Secretary Tim Geithner Discusses the 'Healthy, but Slow' Economic Recovery

But we're not proposing a dramatic expansion, even a very significant expansion from what is the current role they have in the system. And parts of our system that proved too weak and too damaging were largely outside the Fed's capacity to affect. And that is one reason why we have to have a bit of a tightening up of responsibility and accountability and authority with the Fed.

MORAN: Because you already hear on the Hill, Senators – Democratic Senators, saying, we don't want to give more power to the Fed. The Fed is a democratically, unaccountable body. Why should we give them more power?

GEITHNER: Then, again, we listen to those criticisms very carefully and we've adjusted our proposals to reflect those concerns. So, what we're doing is a very modest clarification of responsibility. And we're going to set up a new council, above the Fed, and the other agencies, that brings everyone together, makes sure there are some checks and balances, make sure we're looking at how well these guys are doing their job. Making sure if there are gaps in the system, or mistakes, we can help remedy those things earlier. So we're proposing a balance which I think is very responsive to those concerns.

MORAN: And that brings up another point. You're working with a financial regulation structure that was developed over decades, kind of patchwork.

GEITHNER: Right.

MORAN: A lot of people said, junk it. Start over. Get a 21st century financial architecture for 21st century finance. Why didn't you do that?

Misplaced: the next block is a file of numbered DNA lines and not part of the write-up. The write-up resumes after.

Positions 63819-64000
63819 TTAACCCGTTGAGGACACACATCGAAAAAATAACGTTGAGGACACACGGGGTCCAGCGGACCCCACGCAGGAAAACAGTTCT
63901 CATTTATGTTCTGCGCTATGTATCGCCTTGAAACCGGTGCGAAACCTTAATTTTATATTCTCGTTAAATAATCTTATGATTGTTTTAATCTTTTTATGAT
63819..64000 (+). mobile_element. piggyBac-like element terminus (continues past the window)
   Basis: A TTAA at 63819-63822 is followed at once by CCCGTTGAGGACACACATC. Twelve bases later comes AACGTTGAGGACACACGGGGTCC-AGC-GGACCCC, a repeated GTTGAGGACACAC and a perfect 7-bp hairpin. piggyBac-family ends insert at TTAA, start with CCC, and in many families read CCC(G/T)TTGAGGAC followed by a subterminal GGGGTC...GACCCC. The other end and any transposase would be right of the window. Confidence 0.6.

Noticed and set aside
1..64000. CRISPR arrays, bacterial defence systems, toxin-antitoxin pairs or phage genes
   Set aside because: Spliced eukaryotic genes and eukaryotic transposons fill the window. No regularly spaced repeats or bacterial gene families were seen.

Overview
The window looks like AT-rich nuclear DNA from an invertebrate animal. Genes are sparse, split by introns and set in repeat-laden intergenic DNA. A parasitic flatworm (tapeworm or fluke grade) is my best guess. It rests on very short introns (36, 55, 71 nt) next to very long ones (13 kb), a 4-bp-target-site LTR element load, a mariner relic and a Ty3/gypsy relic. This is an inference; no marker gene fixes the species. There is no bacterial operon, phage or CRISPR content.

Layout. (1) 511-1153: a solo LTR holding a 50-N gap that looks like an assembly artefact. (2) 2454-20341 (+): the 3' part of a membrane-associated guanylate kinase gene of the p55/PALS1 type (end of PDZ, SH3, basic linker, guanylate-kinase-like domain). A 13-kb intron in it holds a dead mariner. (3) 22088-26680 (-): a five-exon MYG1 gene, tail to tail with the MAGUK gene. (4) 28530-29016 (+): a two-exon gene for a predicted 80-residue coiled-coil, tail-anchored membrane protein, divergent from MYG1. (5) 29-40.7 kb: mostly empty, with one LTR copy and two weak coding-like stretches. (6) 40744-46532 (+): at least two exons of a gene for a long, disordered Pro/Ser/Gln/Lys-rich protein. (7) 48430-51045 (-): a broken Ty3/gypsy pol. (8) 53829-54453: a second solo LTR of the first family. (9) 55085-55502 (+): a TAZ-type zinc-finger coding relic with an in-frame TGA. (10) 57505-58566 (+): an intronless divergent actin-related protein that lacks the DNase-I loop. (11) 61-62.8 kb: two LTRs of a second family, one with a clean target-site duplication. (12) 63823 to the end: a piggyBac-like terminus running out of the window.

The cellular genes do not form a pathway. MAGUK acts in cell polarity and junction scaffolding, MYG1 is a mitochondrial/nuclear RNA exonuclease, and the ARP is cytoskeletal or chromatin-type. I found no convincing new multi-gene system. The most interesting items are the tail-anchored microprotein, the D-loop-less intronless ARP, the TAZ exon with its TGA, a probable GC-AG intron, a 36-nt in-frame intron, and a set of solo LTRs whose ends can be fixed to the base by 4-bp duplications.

GEITHNER: We're doing the most important things that were the principle causes of the crisis. We're trying to make sure we fix the key things that are going to central to future vulner9+ability of the system. And not take on things that would be nice to try to do, if you had lots of time, and political capital, but would not materially improve the stability of the system or the protections consumers get. So there are other things we could have chosen to do. But we're making a basically, cold-hearted, pragmatic choice. Because we want make sure we're preserving our capital to focus on the things that are central.

Now, if you look at countries around the world, a lot of countries have adopted a model where they've mushed everybody together. And they've centralized the boxes into one place. That has the disadvantage of concentrating authority in one place. And outcomes in those countries have not been materially better than what we saw in this country. So, the best thing do to is to get the rules better. Thicker shock absorbers in the system. Better protection for consumers. Better disclosure, more transparency, better tools for managing crisis. And we're going to... simplify, a bit, the current structure. But we're not going to take on challenges that are not going to be –that were not central to the problems we saw and are not going to substantially improve the functioning of the system.

MORAN: The critics say – there are those who say that what you've done is just layer on more bureaucracy. You got a new consumer agency, you've got a new council, you've got just more layers of bureaucracy in an already complex financial regulation system.

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